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Old December 1st, 2009, 12:46 PM   #1
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HD Quicktime using Avid HD DNX 145 codec in Vegas 8.0c

I have been given about 40 minutes of interview footage that was shot on a little Sony HDR-SR10 camera in full 1080 HD. My client needs the footage converted as per the following instructions (copied from their email):

1. Interviews should be shot in HD 29;97fps non drop frame - 1080psf. Video should include timecode.

2. Video content should be provided as HD Quicktime files using the Avid HD DNX 145 codec.

I have downloaded and installed the Avid codec but the resulting filesizes are huge (about 1.8gb a minute). Is that right? Seems an awful lot. I thought full HD video was about 4 times the size of SDV - this is 8 times! Or am I using the codec incorrectly (which is very likely!)?

I am not particularly experienced with HD video so this is all new to me. If anyone could kindly give me some guidelines as to the kind of settings I should be using I'd be really grateful.

The other thing that's bugging me is that the lighting in the clips is just horrible - trying to clean it up in Vegas is proving a nightmare with such huge files.

Thanks, as always.
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Old December 1st, 2009, 01:03 PM   #2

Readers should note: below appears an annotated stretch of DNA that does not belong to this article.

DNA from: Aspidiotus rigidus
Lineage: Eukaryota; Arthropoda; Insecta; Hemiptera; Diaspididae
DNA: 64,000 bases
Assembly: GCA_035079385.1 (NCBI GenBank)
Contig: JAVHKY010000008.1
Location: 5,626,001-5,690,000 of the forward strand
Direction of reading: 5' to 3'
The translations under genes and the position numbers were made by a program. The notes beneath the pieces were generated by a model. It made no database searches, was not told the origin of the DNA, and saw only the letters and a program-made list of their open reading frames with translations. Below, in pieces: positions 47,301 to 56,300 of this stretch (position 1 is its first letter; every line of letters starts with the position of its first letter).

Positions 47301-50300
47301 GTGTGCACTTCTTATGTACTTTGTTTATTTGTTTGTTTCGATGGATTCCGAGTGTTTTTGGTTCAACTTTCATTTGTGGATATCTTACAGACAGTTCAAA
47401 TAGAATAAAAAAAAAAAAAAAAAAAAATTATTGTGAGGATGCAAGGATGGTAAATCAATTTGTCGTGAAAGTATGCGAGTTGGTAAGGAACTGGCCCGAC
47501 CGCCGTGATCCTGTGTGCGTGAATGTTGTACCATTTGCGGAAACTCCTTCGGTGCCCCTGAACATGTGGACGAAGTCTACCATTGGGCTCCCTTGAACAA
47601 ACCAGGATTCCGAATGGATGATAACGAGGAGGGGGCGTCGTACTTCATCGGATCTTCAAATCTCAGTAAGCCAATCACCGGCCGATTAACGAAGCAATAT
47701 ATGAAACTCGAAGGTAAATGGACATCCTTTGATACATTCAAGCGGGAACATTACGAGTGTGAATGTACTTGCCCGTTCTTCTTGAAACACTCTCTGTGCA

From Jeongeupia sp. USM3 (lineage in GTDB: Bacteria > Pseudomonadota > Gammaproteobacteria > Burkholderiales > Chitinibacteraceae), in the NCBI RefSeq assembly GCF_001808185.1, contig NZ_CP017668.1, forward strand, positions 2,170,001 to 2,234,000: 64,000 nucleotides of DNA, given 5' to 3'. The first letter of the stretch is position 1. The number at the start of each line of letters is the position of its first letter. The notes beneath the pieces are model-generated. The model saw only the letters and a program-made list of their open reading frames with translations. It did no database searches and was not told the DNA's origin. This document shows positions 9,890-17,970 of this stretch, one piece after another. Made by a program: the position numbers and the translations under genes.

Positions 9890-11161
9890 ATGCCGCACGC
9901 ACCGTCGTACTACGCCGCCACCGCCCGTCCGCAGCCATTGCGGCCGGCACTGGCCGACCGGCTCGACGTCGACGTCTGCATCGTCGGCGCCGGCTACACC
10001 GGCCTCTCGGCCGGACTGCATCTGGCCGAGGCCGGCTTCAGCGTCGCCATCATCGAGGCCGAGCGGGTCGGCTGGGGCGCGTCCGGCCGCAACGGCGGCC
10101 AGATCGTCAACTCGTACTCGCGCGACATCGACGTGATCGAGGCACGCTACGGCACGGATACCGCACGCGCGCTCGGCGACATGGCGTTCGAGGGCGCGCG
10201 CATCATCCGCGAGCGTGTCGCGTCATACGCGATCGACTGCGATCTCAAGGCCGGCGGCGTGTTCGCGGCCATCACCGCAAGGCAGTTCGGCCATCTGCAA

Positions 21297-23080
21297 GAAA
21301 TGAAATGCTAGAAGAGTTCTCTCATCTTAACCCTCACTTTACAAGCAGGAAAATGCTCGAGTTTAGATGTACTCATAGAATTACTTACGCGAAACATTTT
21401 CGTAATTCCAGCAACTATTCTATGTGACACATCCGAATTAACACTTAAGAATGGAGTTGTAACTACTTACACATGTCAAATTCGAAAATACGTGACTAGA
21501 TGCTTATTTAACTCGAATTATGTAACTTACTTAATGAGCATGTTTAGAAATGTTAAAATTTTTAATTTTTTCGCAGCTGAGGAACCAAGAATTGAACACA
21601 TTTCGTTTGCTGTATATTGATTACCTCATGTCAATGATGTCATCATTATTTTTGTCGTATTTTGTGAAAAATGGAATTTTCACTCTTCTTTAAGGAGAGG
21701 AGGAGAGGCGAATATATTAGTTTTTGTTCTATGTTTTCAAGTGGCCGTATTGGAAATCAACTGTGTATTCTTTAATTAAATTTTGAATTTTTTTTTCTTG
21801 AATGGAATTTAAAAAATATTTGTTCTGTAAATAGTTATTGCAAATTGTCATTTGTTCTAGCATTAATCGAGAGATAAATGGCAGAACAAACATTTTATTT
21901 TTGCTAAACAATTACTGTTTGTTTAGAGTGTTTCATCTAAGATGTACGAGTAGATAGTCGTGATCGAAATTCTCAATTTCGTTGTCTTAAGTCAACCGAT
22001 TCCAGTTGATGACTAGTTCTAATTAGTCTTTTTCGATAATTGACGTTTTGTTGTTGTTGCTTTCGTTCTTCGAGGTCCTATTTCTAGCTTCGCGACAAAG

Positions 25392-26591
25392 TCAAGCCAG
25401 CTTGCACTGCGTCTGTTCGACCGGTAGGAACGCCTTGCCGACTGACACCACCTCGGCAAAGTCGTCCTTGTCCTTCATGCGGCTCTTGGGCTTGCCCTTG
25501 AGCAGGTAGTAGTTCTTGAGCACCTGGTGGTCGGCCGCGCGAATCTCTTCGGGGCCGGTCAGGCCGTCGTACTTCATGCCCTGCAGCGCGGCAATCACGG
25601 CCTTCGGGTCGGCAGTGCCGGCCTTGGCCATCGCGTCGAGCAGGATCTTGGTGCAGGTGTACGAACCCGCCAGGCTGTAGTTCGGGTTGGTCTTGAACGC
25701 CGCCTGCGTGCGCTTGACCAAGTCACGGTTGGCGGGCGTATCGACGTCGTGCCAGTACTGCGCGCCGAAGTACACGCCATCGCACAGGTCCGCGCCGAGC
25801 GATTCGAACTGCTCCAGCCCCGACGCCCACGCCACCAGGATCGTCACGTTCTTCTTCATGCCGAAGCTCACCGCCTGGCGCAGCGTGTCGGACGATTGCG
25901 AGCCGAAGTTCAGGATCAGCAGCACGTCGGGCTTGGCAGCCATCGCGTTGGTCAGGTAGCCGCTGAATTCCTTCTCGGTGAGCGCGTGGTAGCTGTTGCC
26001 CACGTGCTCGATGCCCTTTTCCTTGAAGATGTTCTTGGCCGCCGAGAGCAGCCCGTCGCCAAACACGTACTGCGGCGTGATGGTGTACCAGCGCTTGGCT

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At the risk of sounding harsh, why are you prepping this for a client if you have little experience with HD?

The resulting file sizes are correct. And believe me DNx 145 is VERY compressed. About 10:1 over uncompressed HD. HD is about 4 times the size of SD if the bit rates are comparable. MiniDV (which you are probably used to) is recorded at 25Mbps. Uncompressed SD is about 70Mbps. These HD files are 145Mbps, and uncompressed HD is about 1500Mbps.

Best of luck with your project. I'd offer a different workflow to speed up what you're doing, but that might just get you confused.

Working with DNxHD on the timeline is a bear on an older machine. It's not much fun on a very powerful new one either.
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Old December 1st, 2009, 01:25 PM   #3
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Originally Posted by Perrone Ford View Post
At the risk of sounding harsh, why are you prepping this for a client if you have little experience with HD?.